Find Free NJ Legal Information

Welcome to the LSNJLAWSM website, provided by Legal Services of New Jersey (LSNJ). LSNJ is a 501(c)(3) nonprofit offering free civil legal assistance to low-income people in New Jersey. Find legal information by clicking on a legal topic or typing a few words into the search box.

LAW Home > Legal Topics > Housing > Landlord-Tenant > Finding the Law

How to Research Landlord-Tenant Law


​You may want to read a law that is discussed in this section to better understand the law or to prepare your case for court. If you need to read a law, there are several places you can go to find law books. You can also read about the law on the web. 

Check your local public library first. You may find everything you need right there. Some colleges and county courthouses have law libraries. The State Library and the two New Jersey law schools have extensive law libraries that are open to the public.

Getting the assistance of a librarian

Librarians are very helpful in pointing out where the books and statutes are located. They will also help if you are having difficulty finding the statutes and cases for which you are looking.

The State Library is located at:

185 West State Street
P.O. Box 520
Trenton, NJ 08625-0520
Library phone: (609) 278-2640

Rutgers Law School—Newark is located at:

123 Washington Street
Newark, NJ 07102
Library phone: (973) 353-5675

Rutgers Law School—Camden is located at:

217 North Fifth Street
Camden, NJ 08102
Library phone: (856) 225-6172

Finding landlord-tenant laws

This section uses the word Cite: followed by numbers, letters, and names to refer to laws. A cite tells you the book in which the law is located. You can then read the law yourself by finding the cited book.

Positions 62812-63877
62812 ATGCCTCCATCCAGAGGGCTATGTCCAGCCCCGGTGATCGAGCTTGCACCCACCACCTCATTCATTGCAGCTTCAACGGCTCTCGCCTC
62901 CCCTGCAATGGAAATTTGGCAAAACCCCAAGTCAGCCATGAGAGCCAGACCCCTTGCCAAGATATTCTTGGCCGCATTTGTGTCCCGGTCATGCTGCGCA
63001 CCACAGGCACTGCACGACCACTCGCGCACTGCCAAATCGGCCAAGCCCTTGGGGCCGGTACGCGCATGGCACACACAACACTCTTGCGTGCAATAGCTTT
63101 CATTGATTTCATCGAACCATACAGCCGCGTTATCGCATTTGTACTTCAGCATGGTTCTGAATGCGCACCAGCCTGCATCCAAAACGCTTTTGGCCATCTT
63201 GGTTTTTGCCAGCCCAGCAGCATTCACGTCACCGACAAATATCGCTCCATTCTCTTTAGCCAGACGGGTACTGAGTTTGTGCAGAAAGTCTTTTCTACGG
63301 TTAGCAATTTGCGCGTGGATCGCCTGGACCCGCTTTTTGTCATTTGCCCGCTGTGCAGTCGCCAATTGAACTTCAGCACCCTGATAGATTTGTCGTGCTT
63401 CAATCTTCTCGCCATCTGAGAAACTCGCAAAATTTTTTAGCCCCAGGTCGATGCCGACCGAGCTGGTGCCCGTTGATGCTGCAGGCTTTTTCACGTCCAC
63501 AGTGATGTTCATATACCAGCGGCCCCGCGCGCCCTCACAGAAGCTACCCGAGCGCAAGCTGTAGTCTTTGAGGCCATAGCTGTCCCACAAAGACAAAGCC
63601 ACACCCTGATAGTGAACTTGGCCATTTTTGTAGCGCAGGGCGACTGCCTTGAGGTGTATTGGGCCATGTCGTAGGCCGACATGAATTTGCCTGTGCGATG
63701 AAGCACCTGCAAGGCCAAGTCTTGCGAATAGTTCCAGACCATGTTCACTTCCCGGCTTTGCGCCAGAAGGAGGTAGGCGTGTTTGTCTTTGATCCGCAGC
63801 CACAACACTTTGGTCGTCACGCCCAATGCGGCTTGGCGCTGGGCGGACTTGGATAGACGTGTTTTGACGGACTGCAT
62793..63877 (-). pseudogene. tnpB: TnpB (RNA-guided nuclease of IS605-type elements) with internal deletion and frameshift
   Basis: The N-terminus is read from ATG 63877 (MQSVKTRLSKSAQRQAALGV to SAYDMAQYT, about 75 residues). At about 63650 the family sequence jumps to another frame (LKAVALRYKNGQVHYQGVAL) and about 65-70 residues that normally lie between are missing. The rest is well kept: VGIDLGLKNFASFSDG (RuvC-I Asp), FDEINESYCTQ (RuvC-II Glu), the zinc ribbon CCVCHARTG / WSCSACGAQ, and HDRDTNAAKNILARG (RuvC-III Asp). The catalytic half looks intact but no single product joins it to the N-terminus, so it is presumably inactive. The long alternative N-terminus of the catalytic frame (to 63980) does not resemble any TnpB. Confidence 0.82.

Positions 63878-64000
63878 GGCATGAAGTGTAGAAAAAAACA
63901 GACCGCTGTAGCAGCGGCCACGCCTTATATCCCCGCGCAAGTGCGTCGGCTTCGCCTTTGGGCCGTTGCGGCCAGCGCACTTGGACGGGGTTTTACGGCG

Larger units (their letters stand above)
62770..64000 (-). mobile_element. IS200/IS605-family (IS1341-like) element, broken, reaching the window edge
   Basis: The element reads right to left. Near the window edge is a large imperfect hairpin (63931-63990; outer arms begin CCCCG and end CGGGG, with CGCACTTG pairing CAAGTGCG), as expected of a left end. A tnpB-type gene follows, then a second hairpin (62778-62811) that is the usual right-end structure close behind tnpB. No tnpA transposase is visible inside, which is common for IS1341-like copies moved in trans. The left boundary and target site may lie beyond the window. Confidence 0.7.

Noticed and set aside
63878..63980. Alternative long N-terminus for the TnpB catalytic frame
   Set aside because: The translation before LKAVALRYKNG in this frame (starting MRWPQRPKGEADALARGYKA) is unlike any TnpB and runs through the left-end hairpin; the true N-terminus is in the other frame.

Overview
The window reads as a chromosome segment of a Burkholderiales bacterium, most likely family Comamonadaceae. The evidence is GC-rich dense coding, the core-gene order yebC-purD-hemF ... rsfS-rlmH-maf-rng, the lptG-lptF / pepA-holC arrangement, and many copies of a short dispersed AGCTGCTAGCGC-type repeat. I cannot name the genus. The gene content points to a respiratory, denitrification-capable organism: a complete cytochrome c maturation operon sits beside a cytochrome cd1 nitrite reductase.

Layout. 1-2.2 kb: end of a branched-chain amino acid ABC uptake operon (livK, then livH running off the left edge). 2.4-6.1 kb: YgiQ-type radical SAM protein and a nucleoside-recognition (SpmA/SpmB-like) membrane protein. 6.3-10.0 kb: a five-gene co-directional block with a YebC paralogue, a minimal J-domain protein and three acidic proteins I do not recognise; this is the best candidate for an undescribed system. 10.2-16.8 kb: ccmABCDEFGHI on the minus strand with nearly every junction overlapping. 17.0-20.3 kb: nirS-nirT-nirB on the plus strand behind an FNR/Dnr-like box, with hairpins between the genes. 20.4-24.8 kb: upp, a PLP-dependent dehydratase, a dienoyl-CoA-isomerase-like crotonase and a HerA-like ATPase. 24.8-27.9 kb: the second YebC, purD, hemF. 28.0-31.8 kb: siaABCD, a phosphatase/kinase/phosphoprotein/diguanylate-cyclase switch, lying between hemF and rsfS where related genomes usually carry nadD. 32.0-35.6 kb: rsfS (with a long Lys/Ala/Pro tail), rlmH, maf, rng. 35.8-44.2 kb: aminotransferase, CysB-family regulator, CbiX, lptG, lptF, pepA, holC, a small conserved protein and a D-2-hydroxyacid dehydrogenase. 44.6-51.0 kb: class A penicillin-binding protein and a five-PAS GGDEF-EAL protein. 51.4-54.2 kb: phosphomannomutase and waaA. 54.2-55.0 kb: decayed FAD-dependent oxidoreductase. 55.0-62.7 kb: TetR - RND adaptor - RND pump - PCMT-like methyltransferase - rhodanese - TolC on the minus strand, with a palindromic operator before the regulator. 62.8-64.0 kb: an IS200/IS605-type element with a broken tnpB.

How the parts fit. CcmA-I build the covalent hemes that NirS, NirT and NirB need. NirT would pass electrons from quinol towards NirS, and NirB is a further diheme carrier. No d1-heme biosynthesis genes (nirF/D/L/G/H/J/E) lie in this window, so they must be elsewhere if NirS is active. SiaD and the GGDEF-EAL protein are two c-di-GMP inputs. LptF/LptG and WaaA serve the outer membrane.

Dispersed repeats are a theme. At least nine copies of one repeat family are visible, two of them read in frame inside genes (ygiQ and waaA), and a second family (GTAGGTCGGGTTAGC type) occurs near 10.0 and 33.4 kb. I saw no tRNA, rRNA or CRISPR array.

Landlord-tenant laws are made in several ways in New Jersey. Proposed laws, or bills, when passed by the State Legislature and signed by the governor, become laws and are called statutes. Some statutes require state government agencies to adopt laws called regulations. Laws are also made by judges when they decide court cases involving landlords and tenants.

Statutes are printed in a set of green books called New Jersey Statutes Annotated (N.J.S.A.). These books are numbered and have “titles.” There are many “chapters” in each book, and many “articles” in each chapter. A cite to one of these laws is: N.J.S.A. 2A:18-53 (N.J.S.A. title 2A, chapter 18, article 53).

Tenant laws are in several N.J.S.A. books. To find out which N.J.S.A. book and chapter has the law you want, first look in the N.J.S.A. index. The N.J.S.A. general index for letters G-M lists various tenant laws under the heading “Landlord and Tenant.” This list gives the cites or book numbers where you can find the law you want.See the Rutgers Shool of Law - Newark's Statutes page to also find landlord-tenant laws.

Finding new or recent laws

New or recent landlord-tenant laws may be in the “pocket parts” of the N.J.S.A. book. The pocket parts are found at the back of each book. Even if the law you want is in the regular N.J.S.A. book, you should always check the pocket part to see if any changes to the law have been made. The pocket parts are updated every year.